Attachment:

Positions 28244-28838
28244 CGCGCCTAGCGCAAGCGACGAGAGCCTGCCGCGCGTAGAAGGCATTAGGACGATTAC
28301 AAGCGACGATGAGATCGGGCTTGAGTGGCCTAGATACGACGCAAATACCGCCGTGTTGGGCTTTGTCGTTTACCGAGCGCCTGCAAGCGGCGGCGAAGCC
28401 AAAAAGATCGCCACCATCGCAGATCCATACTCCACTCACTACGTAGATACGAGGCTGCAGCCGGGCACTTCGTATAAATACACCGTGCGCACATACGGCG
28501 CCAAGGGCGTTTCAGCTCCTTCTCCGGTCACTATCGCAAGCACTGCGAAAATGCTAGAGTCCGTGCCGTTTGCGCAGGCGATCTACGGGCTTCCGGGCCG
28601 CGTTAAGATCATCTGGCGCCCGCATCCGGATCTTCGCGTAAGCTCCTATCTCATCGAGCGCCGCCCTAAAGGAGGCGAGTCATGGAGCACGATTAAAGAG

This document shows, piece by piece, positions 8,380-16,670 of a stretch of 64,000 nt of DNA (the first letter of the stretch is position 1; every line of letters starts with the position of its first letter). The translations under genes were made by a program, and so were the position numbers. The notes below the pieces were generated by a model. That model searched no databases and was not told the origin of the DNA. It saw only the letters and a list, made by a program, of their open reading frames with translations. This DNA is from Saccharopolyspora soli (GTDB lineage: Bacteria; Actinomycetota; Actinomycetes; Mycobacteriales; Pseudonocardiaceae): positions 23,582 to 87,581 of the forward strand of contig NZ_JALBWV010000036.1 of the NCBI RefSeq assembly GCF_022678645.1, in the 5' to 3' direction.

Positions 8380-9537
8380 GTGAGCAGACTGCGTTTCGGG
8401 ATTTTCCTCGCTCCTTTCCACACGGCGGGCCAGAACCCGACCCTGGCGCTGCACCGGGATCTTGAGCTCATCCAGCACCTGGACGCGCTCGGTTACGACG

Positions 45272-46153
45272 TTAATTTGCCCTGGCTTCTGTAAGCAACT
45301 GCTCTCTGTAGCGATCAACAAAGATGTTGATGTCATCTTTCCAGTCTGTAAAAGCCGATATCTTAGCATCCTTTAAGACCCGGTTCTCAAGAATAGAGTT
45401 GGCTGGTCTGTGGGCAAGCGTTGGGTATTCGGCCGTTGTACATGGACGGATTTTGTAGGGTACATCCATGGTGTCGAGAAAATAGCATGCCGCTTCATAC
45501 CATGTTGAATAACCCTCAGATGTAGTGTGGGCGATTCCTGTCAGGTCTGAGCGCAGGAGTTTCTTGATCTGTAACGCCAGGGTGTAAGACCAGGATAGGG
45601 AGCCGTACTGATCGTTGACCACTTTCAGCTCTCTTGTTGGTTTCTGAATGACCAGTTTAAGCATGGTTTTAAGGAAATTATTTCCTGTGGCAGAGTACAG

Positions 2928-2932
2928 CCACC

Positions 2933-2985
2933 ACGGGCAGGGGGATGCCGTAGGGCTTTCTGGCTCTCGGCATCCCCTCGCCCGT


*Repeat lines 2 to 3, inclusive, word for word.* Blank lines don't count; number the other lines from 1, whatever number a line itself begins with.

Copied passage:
28244 CGCGCCTAGCGCAAGCGACGAGAGCCTGCCGCGCGTAGAAGGCATTAGGACGATTAC
28301 AAGCGACGATGAGATCGGGCTTGAGTGGCCTAGATACGACGCAAATACCGCCGTGTTGGGCTTTGTCGTTTACCGAGCGCCTGCAAGCGGCGGCGAAGCC